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Local GPs in Barking and Dagenham, Havering and Redbridge are urging Muslims not to delay having their COVID-19 vaccine – first or second dose – during the holy month of Ramadan, which is due to start on the evening of Monday April 12.
The COVID-19 pandemic has hit local communities in Barking and Dagenham, Havering and Redbridge hard and with tragic consequences. The safest and most effective way to protect yourself, your family and those most at risk from the virus is by having a vaccine when you are offered it by the NHS.
To reassure the Muslim community, the British Islamic Medical Association has reviewed the analysis of Islamic scholars and confirmed that having the vaccine does not invalidate the fast. In addition, the vaccine does not contain pork or other animal, foetal or alcohol products – this reflects the advice of the majority of Islamic scholars that it is permissible.
Dr Uzma Haque, who is a local GP, Clinical Director of NHS Barking and Dagenham Clinical Commissioning Group and a practising Muslim, said: “Assalamualaikum and Ramadan Mubarak to my fellow Muslims. The holy month will be a very different experience for all of us once again this year, thanks to COVID-19, and your Imam will be able to advise you on how best to mark the month. However you celebrate, I wish you a safe and healthy Ramadan.
“As Muslims we have a duty to preserve life and getting vaccinated is the most effective way to prevent illness and loss of life from COVID-19. A lot of hard work has gone into bringing the vaccines to our local communities to protect our most vulnerable, and we have already vaccinated thousands of people in Barking and Dagenham, Havering and Redbridge.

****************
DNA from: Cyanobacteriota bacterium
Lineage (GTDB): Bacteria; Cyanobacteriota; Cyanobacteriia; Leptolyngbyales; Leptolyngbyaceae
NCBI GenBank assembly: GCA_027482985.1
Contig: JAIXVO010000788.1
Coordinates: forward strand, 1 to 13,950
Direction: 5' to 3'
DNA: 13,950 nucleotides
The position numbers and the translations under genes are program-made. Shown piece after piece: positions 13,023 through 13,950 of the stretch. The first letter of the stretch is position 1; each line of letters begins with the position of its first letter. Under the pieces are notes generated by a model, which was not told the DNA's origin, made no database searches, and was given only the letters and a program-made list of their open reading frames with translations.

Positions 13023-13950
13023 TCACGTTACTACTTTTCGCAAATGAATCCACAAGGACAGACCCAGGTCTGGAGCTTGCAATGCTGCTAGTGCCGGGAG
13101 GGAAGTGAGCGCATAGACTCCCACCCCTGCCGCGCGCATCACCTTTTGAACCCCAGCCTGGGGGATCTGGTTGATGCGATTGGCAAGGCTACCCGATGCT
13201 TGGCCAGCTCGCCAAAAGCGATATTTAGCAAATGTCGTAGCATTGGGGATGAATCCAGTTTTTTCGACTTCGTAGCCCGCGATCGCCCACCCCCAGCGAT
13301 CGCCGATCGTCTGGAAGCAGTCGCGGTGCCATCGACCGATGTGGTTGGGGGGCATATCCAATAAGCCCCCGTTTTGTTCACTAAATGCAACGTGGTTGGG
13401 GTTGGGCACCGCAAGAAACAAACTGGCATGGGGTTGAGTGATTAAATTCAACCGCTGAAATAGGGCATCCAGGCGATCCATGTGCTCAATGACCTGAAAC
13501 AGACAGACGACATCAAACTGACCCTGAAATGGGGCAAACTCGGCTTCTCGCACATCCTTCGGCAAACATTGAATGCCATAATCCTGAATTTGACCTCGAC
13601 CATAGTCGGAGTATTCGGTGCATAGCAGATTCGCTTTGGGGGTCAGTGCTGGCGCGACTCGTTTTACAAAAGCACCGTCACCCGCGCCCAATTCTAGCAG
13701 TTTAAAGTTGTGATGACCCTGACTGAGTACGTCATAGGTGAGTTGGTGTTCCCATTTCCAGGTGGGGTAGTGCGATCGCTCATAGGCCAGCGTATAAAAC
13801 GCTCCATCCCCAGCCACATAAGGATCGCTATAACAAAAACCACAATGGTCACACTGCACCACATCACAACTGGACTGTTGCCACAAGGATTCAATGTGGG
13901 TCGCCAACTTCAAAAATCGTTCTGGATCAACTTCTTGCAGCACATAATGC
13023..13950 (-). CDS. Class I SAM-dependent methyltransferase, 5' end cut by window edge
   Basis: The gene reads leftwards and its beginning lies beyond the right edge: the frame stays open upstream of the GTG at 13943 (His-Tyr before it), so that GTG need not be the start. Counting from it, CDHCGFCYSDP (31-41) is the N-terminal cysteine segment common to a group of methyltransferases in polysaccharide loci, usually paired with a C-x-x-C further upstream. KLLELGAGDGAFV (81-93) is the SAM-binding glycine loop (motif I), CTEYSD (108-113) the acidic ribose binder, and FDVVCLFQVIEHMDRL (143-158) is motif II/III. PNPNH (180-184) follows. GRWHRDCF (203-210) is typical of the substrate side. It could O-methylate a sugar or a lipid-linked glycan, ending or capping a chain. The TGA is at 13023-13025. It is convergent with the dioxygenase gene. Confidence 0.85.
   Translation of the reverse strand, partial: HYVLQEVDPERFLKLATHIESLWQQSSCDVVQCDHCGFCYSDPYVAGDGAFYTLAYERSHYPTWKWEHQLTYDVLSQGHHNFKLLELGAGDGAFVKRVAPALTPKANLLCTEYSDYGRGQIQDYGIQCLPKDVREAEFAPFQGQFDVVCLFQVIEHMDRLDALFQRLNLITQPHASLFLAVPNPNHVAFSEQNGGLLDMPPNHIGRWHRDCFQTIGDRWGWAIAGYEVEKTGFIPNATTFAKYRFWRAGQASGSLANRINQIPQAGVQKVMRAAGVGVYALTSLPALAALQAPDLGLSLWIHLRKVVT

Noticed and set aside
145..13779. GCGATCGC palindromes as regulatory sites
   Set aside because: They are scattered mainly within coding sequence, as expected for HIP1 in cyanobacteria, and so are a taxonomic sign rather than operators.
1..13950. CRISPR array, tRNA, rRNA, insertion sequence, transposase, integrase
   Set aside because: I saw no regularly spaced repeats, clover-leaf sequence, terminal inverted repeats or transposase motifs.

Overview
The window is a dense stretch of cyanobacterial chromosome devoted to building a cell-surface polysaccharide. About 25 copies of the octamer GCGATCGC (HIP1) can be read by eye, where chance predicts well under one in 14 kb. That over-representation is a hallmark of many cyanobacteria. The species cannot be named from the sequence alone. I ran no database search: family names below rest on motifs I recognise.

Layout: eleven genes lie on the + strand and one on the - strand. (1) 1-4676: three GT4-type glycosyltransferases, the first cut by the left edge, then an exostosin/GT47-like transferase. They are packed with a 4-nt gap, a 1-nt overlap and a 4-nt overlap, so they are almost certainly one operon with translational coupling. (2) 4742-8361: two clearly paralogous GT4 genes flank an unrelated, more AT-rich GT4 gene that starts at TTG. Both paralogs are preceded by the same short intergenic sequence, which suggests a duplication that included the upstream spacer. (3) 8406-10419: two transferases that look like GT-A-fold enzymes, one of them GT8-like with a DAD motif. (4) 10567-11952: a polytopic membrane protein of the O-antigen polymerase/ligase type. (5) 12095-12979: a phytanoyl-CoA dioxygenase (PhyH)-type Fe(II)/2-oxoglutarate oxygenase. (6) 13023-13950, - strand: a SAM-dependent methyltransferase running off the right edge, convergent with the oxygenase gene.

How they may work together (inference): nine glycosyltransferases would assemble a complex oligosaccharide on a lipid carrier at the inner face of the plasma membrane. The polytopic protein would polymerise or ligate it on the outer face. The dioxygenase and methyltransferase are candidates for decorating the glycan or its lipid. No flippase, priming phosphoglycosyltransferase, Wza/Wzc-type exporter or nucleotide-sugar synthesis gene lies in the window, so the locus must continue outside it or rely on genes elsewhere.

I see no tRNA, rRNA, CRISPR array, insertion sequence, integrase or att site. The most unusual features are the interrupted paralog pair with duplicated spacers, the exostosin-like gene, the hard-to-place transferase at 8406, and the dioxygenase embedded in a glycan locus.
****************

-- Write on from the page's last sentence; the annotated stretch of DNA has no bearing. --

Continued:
“We must now stand together and not allow this progress to halt during Ramadan. Islamic scholars have made it clear that having the vaccine does not invalidate the fast, however if you are still unsure whether you should have a vaccine during the holy month please speak to your local Imam for guidance.
“I urge everyone to have the jab when offered, but please continue to follow government guidelines to reduce transmission and help save lives.”
If you are taking prescribed medicines, you should continue taking them during Ramadan, but check with your GP if the doses need to be adjusted or the times that you take them need to be changed.
If you have diabetes and want to fast, please speak to your GP or diabetes nurse about the safest way to do this. Remember that there is an exemption for people with diabetes, especially if you’re on insulin or have any medical complications.
Please remember: Fasting is not considered compulsory for many groups – including people who are unwell with a physical or mental illness or have a long-term condition; people who are very frail; people with learning difficulties; and women who are pregnant, breastfeeding or menstruating. In addition, those with increased risk of contracting COVID-19 should consider alternative options to fasting.
The British Islamic Medical Association also advises that if you become unwell after receiving your COVID-19 vaccine or due to another reason, you should stop fasting and seek medical advice. You can do this by visiting 111.nhs.uk or your GP practice’s website or if you don’t have access to the internet, by calling 111 or your practice directly.
Please note that most side-effects from the vaccine are mild and clear up on their own after a few hours.
If you develop symptoms of COVID-19 while fasting, GPs advise that you stop fasting, self-isolate and get tested. If you are worried about your symptoms or are not sure what to do, visit 111.nhs.uk/COVID-19 or speak to your GP practice.
For more advice on staying healthy during Ramadan, visit www.nhs.uk/LiveWell